A backyard swimming pool will probably be one of the largest investments most families will ever make, second only to the home itself. And with a financial outlay that large, careful consideration must be made to ensure the type of pool and equipment selected provide many years of carefree fun.
Types of Pool Filters
There are two popular types of filters for swimming pools: sand and cartridge. Both filters do an adequate job of filtering particles by cycling the water from the pool via a main drain and a surface skimmer, then pumping it through the filter and returning the clean water back into the pool. It is the manner in which the water is treated inside each filter that determines which may be best for you.
Sand filters have been around for decades and filter the water by flowing it through a media bed of fine granulated sand. The more sand, the cleaner the water becomes. In this case, therefore, bigger is truly better. Sand filters are easily recognizable as they are large spherical-shaped fiberglass globes with a valve and a bleed-off at the top of a plastic window for a view of the sand inside. Sand filters can work non-stop for days, if not weeks, before back washing is needed to clean and stir the bed of sand inside the filter. When pressure reaches a pre-determined point, the filter is stopped, the direction of the water flow is reversed, and the dirt and unwanted particulates are flushed away, usually onto a lawn or into the storm drain (a permit may be required).
A cartridge filter is much smaller than a sand filter, and is usually tall and narrow. Inside this filter are several paper filters that look like tubes. Pool water flows from the outside of these tubes, through the micro-sized pours, then is returned to the pool. Generally speaking, most consider cartridges to clean better than sand. As with a sand filter, when pressure within the filter reaches a certain level it's time for cleaning. But cleaning a cartridge filter is a much different process and takes longer than simply reversing a valve. The filter housing must be disassembled and each cartridge has to be hosed off by hand to removed dirt and debris.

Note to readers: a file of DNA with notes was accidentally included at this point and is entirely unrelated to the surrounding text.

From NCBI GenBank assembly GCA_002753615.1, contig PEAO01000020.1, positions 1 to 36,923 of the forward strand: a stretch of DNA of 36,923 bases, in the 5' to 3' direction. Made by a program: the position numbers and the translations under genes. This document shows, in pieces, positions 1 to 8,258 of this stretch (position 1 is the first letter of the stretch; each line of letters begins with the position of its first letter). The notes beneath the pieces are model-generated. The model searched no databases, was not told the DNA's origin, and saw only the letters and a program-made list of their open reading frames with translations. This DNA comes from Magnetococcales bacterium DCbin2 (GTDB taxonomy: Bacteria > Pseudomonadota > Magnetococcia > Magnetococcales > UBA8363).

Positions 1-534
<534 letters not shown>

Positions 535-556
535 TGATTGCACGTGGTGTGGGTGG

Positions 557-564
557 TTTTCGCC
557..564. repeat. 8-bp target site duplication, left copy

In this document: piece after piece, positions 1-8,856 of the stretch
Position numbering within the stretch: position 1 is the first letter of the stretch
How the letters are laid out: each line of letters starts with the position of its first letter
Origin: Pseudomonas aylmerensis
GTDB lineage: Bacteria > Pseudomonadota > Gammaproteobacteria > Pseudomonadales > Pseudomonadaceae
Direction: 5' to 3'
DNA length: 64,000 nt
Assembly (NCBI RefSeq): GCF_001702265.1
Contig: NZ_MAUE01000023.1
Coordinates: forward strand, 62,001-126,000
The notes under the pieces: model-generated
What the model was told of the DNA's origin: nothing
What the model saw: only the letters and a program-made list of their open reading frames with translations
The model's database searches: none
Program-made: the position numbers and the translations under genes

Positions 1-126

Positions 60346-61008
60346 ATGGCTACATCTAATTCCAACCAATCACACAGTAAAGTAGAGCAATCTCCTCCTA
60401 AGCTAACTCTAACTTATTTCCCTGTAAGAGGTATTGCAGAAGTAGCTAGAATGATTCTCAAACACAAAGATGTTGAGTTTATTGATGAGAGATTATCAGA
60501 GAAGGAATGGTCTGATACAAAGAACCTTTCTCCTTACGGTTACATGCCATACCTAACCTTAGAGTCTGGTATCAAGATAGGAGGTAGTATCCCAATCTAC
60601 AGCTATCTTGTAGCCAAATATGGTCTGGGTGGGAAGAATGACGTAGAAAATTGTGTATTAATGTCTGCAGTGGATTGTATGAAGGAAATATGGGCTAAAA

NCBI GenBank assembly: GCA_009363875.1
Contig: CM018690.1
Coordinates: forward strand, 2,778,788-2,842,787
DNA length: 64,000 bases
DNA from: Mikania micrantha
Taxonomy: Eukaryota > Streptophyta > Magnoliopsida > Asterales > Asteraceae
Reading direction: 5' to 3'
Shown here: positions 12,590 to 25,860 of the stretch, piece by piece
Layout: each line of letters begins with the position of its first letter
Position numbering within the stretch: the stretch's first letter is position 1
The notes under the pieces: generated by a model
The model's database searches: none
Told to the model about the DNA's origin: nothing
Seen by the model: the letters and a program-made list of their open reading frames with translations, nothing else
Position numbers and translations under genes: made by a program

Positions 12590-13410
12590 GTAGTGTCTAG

Pros & Cons
Sand filters generally don't have to be cleaned as often and nothing has to be taken apart. Backwashing takes about 30 minutes and priming the pump is easily accomplished by bleeding the air from the filter.
Cartridge cleaning requires tools; a wrench or a screwdriver is needed and the filter housing has to be taken apart and reassembled. Cleaning the cartridges is a messy job and takes a considerable amount of time.
With proper backwashing, a media bed of sand can last years. Backwashing costs only the amount of water washed away. Cartridge filters, on the other hand, usually have to be replaced every year or so at a cost of around $200. Even though a sand filter doesn't provide quite the cleaning quality, many consider the ease of cleaning and the years of service a suitable trade-off.